By: Bonn Mendoza
The UP Alliance of Students Unified for Sociology in partnership with the UPLB Department of Social Sciences organized an academic forum entitled Cutting Edge Sociology: Opportunities and Possibilities of Emerging Sociological Research. The event was held on April 20, 2016 at the College of Arts and Sciences Annex 1as part of the UPLB CAS’ Social Science Month Celebration.
First to talk is Ms. April Porteria of the Center for Environmental Concerns. She discussed her paper on “Making Money Out of People’s Misery: Has Disaster Capitalism Taken Over Post-Haiyan Philippines?”. In her presentation, she explored Naomi Klein’s Disaster-Capitalism in the Philippine context and its applicability in the Philippine context. She stated that disasters in the Philippines are now becoming avenues for capitalism to gain new areas for profit-making which in turn becomes another vulnerability for Filipinos in post-disaster context. Ms. Porteria has argued that this condition does not show a break but instead a continuation of pervading social relations in the Philippines where rights give way to economic interests. However, this has been met with opposite forces from the population that seeks to re-appropriate space for the vulnerable.
Mr. Dakila Kim P. Yee, of the University of the Philippines –Visayas followed and presented his paper on “Constructing Reconstruction: Governmentality in post-Haiyan “risk-prone” areas in Tacloban City”. In his lecture, he utilized Foucault’s analytical framework of governmentality and how it applies in the reconstruction of disaster-ridden Tacloban city. According to him, overall, rationalities such as sustainable re-development, neo-liberal subjectivities, and aesthetics are being used in the reconstruction of Tacloban city. Furthermore, the victims are rendered governable through various techniques that define who ‘deserves’ aid.
Lastly, Ms. Raisa Tyfrom the University of Eastern Philippines, talked about Foucault’s Discipline and Punish, and how the prison system produce “docile bodies”. In her study, “Prisoner of the Soul: Imprisonment as Punishment”, she noted that power, in the form of punishment, has shifted from the state to formalized disciplinary institutions such as the prison. No longer are “bodies” publicly tortured and punished, the prison now has the power that disciplines the “souls” of individuals through all-encompassing mechanisms such as disciplinary routine activities and self-regulation (the possibility that you are being observed therefore you regulate yourself and others). Practices in the prison or the Panopticon develop “docile” bodies, individuals who are effective and productive before being released to society.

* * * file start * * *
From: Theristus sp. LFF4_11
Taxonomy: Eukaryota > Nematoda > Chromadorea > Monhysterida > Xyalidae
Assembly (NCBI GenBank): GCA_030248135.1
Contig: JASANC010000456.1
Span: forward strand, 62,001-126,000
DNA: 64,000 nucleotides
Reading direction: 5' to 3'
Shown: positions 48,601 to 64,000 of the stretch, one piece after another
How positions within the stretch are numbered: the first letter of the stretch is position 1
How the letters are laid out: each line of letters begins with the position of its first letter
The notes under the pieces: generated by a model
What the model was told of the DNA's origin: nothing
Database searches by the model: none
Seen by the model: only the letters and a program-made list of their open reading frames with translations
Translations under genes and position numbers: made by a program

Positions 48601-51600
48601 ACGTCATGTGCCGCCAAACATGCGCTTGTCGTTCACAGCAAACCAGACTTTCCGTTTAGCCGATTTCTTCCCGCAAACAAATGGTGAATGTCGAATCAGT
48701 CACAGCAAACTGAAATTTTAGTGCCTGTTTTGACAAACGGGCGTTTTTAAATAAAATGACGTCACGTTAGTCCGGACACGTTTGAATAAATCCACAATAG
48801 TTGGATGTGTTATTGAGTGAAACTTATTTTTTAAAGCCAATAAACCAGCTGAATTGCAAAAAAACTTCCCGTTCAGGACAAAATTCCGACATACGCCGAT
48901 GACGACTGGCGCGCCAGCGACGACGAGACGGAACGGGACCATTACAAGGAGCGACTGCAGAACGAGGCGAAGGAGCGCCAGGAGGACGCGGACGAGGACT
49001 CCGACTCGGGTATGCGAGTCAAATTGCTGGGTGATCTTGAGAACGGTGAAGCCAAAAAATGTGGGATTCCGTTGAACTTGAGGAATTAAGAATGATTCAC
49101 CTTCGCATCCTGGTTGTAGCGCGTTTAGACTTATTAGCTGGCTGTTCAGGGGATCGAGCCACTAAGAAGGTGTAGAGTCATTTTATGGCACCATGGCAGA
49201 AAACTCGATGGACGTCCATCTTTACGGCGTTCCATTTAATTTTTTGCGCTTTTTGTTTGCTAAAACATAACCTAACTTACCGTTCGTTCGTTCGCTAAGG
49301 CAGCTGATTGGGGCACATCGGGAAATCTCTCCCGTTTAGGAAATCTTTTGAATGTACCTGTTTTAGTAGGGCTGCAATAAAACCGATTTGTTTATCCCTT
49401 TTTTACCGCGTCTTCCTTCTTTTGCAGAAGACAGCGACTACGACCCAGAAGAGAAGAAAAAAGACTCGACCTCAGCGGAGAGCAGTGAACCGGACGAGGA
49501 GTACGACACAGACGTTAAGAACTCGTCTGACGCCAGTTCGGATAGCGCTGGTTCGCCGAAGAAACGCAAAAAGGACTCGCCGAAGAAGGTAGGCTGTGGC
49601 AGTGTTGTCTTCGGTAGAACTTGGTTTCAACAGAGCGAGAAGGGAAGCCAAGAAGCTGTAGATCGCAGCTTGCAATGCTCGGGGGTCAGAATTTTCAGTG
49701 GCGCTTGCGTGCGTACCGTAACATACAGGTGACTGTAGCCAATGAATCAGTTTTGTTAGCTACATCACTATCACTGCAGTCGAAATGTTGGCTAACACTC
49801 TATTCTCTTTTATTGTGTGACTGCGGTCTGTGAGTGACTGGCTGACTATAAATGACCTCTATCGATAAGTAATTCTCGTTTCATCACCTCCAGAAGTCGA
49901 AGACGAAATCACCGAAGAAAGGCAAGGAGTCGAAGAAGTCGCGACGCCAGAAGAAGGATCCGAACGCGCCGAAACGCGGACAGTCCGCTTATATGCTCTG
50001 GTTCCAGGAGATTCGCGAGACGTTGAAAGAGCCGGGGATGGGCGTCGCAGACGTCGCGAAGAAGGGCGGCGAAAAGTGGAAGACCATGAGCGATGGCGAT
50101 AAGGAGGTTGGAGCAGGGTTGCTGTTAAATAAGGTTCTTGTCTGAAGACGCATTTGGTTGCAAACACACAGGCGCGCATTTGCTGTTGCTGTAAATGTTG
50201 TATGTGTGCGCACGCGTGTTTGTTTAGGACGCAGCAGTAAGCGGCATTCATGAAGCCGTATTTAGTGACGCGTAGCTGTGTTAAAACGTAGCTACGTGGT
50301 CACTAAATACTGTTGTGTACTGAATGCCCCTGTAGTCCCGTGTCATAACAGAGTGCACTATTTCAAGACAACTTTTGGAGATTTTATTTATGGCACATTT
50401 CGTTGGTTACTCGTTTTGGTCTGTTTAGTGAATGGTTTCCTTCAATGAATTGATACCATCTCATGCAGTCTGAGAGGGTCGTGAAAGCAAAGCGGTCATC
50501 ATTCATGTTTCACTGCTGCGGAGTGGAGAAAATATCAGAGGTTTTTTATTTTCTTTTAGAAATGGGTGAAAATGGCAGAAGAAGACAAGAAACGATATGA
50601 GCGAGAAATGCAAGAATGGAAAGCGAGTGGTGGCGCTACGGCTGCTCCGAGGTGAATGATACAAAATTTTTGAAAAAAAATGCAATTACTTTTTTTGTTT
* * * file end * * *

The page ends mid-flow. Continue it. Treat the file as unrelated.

The three-hour event was attended by a number of students who came from sociology and various disciplines. After the presentation, questions regarding the relationship of theory and data in research, the similarities between capitalism and the penitentiary system, and the degrees in which disaster-capitalism can be seen during disasters were discussed among the participants.
As the organizer of the event, I was truly excited and looking forward for the talk. Each topic piqued a great deal of interest from me. I could only surmise that the crowd also felt the same as they eagerly listened to Ms. Porteria, Sir Yee, and Ms. Ty.
I had only attended a few conferences but this one is the most promising when it comes to linking theory to research. Theory-wise, Foucault’s concepts of governmentality and punishment are given new vitality in the way they are used in the research, illuminating contemporary social problems with theories of the past.
A relatively new concept to me, disaster-capitalism intrigued my thinking and made even clearer that capitalism can pervade human life even at its most terrible moments. I realize that the forum provided space not only for empty conversation but rather opened spaces for rational discourse which link micro-issues to macro-phenomenon. Realities in the Philippine context which were not commonly tackled in the classroom setting were being revealed. Perhaps this event made students more socially-aware and more inclined for research on new topics. As the event neared to its conclusion, I have appreciated Sociology even more than I do. The event had instilled to us that the variety of human experience could produce so much diversity that we could appreciate and pursue.
Download the presentations here
Making Money Out of People’s Misery: Has Disaster Capitalism Taken Over Post-Haiyan Philippines? April Porteria
Constructing Reconstruction: Governmentality in Post-Disaster Intervention in the Philippines. Dakila Kim P. Yee
Prisoner of the ‘Soul’: Imprisonment as Punishment. Raisa L. Ty